How It Changes Everything

Now that we understand the difference of short-term thinking and long-term thinking, let's take a look at how this knowledge is practically valuable.

The one core opportunity this difference between short-term and long-term thinking creates is the ability to change the interpretation of circumstances.

Let's take a look at a simple example:

  • ๐Ÿช‘ Circumstance: Exercising
  • ๐Ÿ‘€ Perspective short-term thinker: "hard, requires so much effort"
  • ๐Ÿ‘๏ธ Perspective long-term thinker: "easy, makes my life feel easier and helps me avoid exhausting health troubles"
  • ๐Ÿช‘ Circumstance: Binge-eating fast food
  • ๐Ÿ‘€ Perspective short-term thinker: "easy, makes me feel good"
  • ๐Ÿ‘๏ธ Perspective long-term thinker: "hard, can already tell I am going to have to put in a lot of effort to fix the damage from this"

When looking at these examples, it becomes clear: our interpretation of the same circumstances varies drastically depending on the perspective from which we look at them. Things that seem hard from a short-term perspective seem easy (or at least easier) from a long-term perspective.

If our goal is to optimize for more long-term thinking so that we can profit from its sustainability benefits, this freedom to change the interpretation of circumstances becomes a total game-changer in building your best life!



I would absolutely agree that it's a vast simplification to say that long-term thinking is always better than short-term thinking.

But considering that in our modern societies, we do have this privilege to think long-term without having to worry about being eaten by a lion. And also considering that short-term thinking is our default way of thinking anyway, brainwashing ourselves into long-term thinking as much as possible may not be desirable in every single situation, but can still be a useful tool to leverage the power of thinking more long-term.

To do this, there are a number of things that can be done to incorporate and promote more long-term thinking in our lives.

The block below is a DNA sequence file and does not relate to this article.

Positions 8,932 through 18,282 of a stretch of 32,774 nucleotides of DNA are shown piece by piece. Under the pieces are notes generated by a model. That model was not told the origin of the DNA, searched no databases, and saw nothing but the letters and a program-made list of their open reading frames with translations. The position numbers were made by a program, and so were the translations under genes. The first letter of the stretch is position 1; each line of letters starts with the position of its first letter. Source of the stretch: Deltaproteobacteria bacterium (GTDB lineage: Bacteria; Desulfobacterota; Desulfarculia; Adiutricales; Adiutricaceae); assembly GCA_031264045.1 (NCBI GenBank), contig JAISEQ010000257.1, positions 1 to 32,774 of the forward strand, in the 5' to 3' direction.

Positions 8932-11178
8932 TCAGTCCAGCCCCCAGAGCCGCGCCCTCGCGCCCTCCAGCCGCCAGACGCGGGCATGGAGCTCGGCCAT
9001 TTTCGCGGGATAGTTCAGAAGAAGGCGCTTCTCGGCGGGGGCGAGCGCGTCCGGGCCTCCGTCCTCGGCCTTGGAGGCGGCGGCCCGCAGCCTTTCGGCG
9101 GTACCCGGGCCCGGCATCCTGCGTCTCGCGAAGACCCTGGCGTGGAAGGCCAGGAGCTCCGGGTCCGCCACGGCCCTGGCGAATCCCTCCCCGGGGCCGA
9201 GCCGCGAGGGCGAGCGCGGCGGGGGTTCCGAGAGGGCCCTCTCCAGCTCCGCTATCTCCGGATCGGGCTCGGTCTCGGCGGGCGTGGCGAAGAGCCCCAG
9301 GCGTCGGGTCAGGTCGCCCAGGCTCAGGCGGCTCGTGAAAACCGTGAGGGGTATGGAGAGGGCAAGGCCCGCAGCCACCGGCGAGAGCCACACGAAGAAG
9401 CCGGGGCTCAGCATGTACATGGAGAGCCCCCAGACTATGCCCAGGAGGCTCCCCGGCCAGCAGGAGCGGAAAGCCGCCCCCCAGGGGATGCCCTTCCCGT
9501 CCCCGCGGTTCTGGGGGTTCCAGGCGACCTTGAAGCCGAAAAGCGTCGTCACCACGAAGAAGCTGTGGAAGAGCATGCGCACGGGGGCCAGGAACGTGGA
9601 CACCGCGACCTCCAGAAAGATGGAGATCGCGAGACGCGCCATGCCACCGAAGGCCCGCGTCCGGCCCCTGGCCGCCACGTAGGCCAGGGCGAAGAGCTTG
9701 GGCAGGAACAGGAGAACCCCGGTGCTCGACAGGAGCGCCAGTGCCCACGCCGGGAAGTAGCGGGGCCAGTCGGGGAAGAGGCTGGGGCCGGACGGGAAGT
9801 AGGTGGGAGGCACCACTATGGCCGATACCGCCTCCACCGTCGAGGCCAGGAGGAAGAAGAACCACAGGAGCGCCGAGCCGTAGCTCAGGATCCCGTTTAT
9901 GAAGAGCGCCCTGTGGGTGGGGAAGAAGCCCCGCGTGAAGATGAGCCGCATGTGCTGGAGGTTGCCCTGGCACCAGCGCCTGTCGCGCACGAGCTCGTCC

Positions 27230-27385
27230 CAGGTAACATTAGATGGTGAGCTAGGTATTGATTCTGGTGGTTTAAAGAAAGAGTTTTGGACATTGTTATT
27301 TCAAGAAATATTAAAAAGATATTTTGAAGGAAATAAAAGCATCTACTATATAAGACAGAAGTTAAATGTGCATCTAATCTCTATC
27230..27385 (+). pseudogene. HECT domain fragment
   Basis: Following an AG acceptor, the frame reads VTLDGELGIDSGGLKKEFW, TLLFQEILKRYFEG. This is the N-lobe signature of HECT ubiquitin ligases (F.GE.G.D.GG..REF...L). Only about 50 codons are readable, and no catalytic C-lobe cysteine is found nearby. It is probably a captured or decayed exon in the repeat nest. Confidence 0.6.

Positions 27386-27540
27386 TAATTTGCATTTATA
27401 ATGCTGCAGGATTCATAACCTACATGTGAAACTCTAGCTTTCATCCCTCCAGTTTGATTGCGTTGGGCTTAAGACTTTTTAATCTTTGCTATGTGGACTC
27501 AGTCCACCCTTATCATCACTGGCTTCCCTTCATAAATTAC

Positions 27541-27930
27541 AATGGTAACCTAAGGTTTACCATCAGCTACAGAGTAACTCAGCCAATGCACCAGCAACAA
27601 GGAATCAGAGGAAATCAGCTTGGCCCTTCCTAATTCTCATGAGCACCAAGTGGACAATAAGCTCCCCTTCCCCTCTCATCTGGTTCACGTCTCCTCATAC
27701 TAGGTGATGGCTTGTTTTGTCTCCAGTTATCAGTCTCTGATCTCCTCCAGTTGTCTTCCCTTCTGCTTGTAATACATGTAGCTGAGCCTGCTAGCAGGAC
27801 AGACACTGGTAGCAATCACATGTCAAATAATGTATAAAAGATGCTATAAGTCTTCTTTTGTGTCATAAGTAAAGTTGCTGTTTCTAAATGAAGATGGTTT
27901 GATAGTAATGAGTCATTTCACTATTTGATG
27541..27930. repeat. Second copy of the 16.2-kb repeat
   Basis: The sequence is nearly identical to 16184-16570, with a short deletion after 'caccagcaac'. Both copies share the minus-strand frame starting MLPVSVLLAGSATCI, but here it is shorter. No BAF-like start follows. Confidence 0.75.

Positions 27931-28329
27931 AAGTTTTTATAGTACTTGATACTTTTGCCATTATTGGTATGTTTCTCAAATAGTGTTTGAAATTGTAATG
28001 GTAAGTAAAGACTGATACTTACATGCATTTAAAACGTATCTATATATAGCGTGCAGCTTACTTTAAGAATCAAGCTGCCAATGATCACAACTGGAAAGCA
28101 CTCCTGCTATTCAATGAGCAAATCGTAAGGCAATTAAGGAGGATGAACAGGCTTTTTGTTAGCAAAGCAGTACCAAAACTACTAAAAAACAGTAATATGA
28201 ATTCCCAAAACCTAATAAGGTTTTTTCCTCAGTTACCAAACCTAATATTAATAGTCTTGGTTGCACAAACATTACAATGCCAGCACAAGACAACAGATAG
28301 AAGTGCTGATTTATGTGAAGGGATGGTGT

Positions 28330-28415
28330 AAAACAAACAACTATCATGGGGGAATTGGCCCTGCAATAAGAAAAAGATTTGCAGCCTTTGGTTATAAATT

From simply making it a practice to zoom out in everyday moments to think about the long-term consequences of actions to writing a quick journal at the end of each day reflecting on the effects of the choices made that day - there are many ways to practice long-term thinking.

For more advanced long-term thinking brainwashers though, there are a range of specific exercises that can boost your abilities to think long-term even more:

  • The ideal ordinary week
  • The yearly review
  • identity separation (differentiating between the different versions of you across time and treating them as separate individuals to create a sense of responsibility for your future self)
  • ...

Like always, it's a process!


As humans we are privileged to have a mind that model things that don't exist, a mind that can reflect on things that have happened and mind that can look beyond the present moment. And on top of that, we are privileged enough to live in societies that provide is with the physical and timely freedom to actually use these powers of our minds.

In the realm of perspectives, these abilities and privileges allow us to shift between long-term and short-term thinking.

By being aware of these two different types of perspective and making use of the opportunity hidden within - the ability to change our interpretation of the same circumstances to some desired interpretation - we can fully leverage our natural gifts and optimize our lives for sustainable long-term thinking.